What’s the Matter With the “Obamacare” Website?
Imagine walking into a department store and having the sales associate immediately approach you and ask for your credit card and driver’s license. You would likely balk at the audacity and walk out of the store and shop somewhere else. Unfortunately, a similar experience awaits customers who try to enroll for coverage on the federal health care reform website– healthcare.gov.
When customers visit the website looking to enroll in new health insurance coverage, they are almost immediately presented with a series of questions in order to verify their identity. The process of identity verification is a critical step in ensuring that applicants are protected against fraud, but making it one of the first steps in the enrollment process triggers the collection of sensitive data– such as address and Social Security Number – that does not need to be collected from applicants who might ultimately decide not to apply for coverage. This means that applicants cannot “window shop” plans without having to divulge personal information. Retaining this sensitive data about non-applicants also raises privacy issues.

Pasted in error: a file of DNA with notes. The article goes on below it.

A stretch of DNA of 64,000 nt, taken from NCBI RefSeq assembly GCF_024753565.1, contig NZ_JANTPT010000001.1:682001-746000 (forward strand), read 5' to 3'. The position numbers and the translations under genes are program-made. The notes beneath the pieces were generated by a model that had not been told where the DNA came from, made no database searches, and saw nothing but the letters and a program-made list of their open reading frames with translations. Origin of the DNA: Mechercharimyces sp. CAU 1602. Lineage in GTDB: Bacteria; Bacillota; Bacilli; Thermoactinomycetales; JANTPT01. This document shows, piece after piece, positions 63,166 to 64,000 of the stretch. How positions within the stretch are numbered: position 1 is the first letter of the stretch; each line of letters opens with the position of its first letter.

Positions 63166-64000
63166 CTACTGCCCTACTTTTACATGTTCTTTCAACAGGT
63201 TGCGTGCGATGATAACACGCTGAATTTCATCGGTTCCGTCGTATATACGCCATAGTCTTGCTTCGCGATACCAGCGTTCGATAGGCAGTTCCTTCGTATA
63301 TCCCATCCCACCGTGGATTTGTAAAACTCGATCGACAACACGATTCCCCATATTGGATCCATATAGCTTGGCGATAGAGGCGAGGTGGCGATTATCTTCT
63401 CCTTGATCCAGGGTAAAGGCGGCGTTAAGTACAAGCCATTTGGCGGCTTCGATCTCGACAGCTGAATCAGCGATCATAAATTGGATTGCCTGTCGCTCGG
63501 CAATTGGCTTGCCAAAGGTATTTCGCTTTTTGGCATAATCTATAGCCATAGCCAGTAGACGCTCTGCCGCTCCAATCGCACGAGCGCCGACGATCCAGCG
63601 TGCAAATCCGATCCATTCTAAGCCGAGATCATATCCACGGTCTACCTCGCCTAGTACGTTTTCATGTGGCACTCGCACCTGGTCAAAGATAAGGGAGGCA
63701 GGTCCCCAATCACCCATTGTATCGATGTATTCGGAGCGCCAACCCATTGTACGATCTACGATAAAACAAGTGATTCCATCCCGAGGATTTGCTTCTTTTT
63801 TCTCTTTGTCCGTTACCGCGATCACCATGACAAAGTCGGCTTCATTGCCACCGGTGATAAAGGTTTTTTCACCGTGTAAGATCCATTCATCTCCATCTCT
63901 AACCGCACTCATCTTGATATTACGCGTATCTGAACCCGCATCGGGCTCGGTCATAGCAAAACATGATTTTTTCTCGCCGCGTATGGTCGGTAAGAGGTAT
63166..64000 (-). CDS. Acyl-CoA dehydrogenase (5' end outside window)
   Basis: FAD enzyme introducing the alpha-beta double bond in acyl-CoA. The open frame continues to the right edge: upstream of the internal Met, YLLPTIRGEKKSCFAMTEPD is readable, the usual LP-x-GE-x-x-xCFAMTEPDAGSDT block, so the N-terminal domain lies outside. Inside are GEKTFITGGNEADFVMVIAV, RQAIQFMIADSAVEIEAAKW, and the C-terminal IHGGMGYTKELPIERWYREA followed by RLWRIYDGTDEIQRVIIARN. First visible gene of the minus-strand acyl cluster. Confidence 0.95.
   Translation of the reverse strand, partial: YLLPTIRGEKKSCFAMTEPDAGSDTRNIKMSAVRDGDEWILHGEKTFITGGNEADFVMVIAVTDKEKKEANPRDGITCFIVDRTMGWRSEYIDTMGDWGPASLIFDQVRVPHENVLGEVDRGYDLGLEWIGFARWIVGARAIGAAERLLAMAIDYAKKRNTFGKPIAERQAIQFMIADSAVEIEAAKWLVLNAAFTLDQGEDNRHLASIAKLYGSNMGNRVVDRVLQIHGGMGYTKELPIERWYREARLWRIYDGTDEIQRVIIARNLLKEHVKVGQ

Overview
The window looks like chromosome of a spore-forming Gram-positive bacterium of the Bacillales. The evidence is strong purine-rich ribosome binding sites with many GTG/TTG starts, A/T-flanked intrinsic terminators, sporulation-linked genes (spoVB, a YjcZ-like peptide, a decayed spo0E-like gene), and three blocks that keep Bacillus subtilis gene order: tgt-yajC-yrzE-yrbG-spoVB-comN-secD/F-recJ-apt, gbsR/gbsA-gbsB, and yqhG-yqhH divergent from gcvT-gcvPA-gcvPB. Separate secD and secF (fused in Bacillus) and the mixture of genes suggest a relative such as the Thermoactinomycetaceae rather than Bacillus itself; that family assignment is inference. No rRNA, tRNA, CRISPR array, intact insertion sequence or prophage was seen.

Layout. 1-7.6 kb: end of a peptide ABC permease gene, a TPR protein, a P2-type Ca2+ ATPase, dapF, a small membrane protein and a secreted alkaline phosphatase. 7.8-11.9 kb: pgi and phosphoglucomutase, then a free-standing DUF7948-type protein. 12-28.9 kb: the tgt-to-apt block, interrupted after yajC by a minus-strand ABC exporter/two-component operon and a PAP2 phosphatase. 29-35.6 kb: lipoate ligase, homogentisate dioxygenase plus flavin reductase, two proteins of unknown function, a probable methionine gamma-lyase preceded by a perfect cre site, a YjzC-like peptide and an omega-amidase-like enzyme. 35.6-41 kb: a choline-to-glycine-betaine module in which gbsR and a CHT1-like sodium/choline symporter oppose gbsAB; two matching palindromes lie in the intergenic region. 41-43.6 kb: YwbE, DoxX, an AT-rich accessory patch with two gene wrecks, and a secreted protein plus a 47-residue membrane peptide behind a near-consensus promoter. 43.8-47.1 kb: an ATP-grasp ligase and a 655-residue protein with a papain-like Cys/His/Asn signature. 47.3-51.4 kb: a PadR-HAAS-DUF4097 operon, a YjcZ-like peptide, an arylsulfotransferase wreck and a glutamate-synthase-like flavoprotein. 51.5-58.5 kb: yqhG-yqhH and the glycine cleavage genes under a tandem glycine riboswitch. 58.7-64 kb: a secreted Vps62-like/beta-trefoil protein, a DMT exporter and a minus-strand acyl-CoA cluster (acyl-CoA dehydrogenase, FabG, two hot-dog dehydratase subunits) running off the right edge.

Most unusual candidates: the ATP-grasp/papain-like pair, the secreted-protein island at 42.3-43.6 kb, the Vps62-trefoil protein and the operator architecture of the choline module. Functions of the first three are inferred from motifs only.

News reports suggest the option to allow customers to browse plans without registering was originally considered by the Department of Health & Human Services (HHS), but rejected; HHS wanted to ensure that an individual’s eligibility for a cost sharing reduction could be presented before viewing health plan costs. Matching an applicant’s Social Security Number and tax information is a necessary step in order to determine their eligibility for tax credits and other cost sharing reductions.
Thankfully, HHS appears to be considering redesigning the website to allow customers to browse plans without registering. CDT supports this and urges HHS to adopt the approach, joining other marketplaces, such as the state-run marketplace in California, in allowing applicants to browse and compare plans before beginning enrollment. Not only does this make for a more customer-friendly experience, but it also avoids the problem of collecting sensitive information before it is absolutely necessary to do so.